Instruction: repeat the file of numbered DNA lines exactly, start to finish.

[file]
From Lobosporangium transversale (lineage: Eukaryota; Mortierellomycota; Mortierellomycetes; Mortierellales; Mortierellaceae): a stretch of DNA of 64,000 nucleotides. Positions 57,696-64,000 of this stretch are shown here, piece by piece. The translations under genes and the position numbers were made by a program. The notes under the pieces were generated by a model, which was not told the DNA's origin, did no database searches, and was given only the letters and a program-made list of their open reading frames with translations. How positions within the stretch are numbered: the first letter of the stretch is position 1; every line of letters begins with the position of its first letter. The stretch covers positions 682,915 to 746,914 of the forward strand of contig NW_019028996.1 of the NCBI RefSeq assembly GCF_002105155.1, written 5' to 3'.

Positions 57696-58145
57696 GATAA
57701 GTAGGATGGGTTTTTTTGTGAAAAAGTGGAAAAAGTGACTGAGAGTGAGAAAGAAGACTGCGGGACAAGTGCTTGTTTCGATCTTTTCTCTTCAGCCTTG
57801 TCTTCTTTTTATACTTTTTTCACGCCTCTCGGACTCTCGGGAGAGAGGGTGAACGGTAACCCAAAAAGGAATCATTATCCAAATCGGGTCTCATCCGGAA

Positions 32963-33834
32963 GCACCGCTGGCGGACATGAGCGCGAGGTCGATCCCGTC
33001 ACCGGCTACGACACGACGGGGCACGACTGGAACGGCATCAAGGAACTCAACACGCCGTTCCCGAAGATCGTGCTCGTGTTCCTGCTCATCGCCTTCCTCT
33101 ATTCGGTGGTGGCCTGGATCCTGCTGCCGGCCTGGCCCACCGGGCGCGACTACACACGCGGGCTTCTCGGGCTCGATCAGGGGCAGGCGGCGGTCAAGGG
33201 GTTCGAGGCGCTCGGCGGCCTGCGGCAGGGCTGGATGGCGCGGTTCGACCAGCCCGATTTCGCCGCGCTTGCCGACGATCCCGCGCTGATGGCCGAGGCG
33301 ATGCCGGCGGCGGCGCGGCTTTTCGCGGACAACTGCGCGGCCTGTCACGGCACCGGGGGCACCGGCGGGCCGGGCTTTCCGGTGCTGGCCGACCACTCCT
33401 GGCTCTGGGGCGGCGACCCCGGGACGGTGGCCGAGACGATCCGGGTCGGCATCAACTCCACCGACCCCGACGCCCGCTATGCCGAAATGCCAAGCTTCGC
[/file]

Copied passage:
From Lobosporangium transversale (lineage: Eukaryota; Mortierellomycota; Mortierellomycetes; Mortierellales; Mortierellaceae): a stretch of DNA of 64,000 nucleotides. Positions 57,696-64,000 of this stretch are shown here, piece by piece. The translations under genes and the position numbers were made by a program. The notes under the pieces were generated by a model, which was not told the DNA's origin, did no database searches, and was given only the letters and a program-made list of their open reading frames with translations. How positions within the stretch are numbered: the first letter of the stretch is position 1; every line of letters begins with the position of its first letter. The stretch covers positions 682,915 to 746,914 of the forward strand of contig NW_019028996.1 of the NCBI RefSeq assembly GCF_002105155.1, written 5' to 3'.

Positions 57696-58145
57696 GATAA
57701 GTAGGATGGGTTTTTTTGTGAAAAAGTGGAAAAAGTGACTGAGAGTGAGAAAGAAGACTGCGGGACAAGTGCTTGTTTCGATCTTTTCTCTTCAGCCTTG
57801 TCTTCTTTTTATACTTTTTTCACGCCTCTCGGACTCTCGGGAGAGAGGGTGAACGGTAACCCAAAAAGGAATCATTATCCAAATCGGGTCTCATCCGGAA

Positions 32963-33834
32963 GCACCGCTGGCGGACATGAGCGCGAGGTCGATCCCGTC
33001 ACCGGCTACGACACGACGGGGCACGACTGGAACGGCATCAAGGAACTCAACACGCCGTTCCCGAAGATCGTGCTCGTGTTCCTGCTCATCGCCTTCCTCT
33101 ATTCGGTGGTGGCCTGGATCCTGCTGCCGGCCTGGCCCACCGGGCGCGACTACACACGCGGGCTTCTCGGGCTCGATCAGGGGCAGGCGGCGGTCAAGGG
33201 GTTCGAGGCGCTCGGCGGCCTGCGGCAGGGCTGGATGGCGCGGTTCGACCAGCCCGATTTCGCCGCGCTTGCCGACGATCCCGCGCTGATGGCCGAGGCG
33301 ATGCCGGCGGCGGCGCGGCTTTTCGCGGACAACTGCGCGGCCTGTCACGGCACCGGGGGCACCGGCGGGCCGGGCTTTCCGGTGCTGGCCGACCACTCCT
33401 GGCTCTGGGGCGGCGACCCCGGGACGGTGGCCGAGACGATCCGGGTCGGCATCAACTCCACCGACCCCGACGCCCGCTATGCCGAAATGCCAAGCTTCGC